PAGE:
By now you know that all eyes have been on Marvel's latest movie, Black Panther. Not a day has gone by in the past month where I didn't see an article, someone posting about it on social media, an illustration honoring the signature character, or get a text from friends practically shouting their excitement. This past Saturday, as my family and I sat around the table eating dinner, my husband's mom declared that she's going to see it and she hasn't seen a movie in theaters in over fifteen years. My husband bragged to everyone that we already got shirts to wear on the big day. His cousin, who had been sitting at the table mostly in silence for the past hour, unzipped her hoodie to reveal a t-shirt with Black Panther standing heroically, a golden crown placed over his head. She looked my husband dead in the eyes and said, "And I have three more, boo."
There's a reason for all the pride surrounding this movie. Hollywood's depiction of black people has been traditionally bigoted and excuses to deny us access have always been hidden behind "it's just business." Barriers to entry include rarely having more than three black people in a film (otherwise it's deemed a "black" movie and unmarketable), being told that black films don't sell (especially internationally), hiring practices that don't include black directors, and casting black actors in racist or stereotypical roles. A movie like Black Panther that's helmed by a black director, and a majority black cast, means a lot to people who have been told time and time again that we don't get to be the heroes.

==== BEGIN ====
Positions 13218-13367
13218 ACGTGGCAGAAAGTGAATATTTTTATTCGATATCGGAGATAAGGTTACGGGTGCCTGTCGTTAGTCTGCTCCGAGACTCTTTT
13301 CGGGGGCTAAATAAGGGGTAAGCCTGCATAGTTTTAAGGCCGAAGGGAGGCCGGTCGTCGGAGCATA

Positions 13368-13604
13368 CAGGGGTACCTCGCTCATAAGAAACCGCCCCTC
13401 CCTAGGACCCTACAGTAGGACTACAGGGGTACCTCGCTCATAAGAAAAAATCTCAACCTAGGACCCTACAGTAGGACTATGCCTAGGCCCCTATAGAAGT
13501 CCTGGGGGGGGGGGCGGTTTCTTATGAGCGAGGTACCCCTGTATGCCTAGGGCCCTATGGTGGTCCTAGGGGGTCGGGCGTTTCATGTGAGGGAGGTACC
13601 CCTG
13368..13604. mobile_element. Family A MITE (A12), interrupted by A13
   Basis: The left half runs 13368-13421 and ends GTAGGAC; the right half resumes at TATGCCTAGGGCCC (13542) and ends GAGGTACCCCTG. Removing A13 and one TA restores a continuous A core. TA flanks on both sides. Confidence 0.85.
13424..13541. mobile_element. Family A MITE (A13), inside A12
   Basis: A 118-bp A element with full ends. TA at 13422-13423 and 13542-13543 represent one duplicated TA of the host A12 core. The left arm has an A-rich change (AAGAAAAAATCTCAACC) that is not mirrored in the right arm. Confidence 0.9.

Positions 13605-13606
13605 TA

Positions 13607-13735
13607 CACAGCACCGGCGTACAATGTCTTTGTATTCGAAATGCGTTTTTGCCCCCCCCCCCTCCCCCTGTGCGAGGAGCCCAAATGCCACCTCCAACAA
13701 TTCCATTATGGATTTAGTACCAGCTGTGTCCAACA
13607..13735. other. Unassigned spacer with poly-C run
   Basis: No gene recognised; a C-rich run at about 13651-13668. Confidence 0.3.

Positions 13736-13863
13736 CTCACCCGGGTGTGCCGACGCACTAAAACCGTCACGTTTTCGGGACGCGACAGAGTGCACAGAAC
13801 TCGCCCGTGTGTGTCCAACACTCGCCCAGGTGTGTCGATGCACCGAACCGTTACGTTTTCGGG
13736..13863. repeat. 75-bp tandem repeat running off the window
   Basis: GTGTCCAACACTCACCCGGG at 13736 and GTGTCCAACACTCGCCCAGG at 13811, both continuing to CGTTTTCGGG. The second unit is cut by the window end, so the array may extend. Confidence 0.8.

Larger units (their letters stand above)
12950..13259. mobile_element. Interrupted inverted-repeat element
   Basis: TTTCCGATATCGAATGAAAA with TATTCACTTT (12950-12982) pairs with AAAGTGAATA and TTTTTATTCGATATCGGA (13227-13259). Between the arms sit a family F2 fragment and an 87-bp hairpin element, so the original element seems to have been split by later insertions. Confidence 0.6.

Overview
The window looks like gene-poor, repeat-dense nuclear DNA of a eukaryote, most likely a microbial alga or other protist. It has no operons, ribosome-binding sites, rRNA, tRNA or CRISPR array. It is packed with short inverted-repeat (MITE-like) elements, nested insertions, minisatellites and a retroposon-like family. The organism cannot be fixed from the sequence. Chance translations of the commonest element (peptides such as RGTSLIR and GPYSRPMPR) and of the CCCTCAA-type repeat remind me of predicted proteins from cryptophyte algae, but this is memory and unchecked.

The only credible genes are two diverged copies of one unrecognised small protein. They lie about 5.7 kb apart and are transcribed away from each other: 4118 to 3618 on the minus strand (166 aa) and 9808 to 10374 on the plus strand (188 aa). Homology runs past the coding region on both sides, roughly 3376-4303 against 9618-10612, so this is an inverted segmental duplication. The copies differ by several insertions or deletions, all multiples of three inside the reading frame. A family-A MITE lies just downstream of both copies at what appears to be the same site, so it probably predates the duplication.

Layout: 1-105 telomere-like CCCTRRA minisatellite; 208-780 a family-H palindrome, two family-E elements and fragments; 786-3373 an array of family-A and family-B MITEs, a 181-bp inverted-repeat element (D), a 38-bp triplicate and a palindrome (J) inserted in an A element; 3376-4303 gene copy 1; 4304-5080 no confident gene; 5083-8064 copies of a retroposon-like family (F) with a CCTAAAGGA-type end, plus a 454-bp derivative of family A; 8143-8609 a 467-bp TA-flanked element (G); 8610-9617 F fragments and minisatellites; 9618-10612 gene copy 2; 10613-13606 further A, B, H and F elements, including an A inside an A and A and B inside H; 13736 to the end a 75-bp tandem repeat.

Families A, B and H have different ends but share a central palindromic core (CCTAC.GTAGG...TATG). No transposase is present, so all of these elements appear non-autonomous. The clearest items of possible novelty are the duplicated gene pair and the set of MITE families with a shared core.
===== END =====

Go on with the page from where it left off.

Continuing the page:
That's what I wanted to capture with this piece. Two kids watching a movie is a pretty simple illustration, but it's also a pivotal moment. There's something to be said about the value of not having to see yourself as the "other." When you finally get the chance to see people who look like you depicted on screen in a way that's neither demeaning nor stereotypical, that small moment right there in that chair as you're eating popcorn becomes everything. I hope there are kids just like these watching the movie this weekend and I hope it impacts them enough that they'll want to create moments like this in their own creative endeavors in the future. For right now, I hope I've captured even a little of that magic.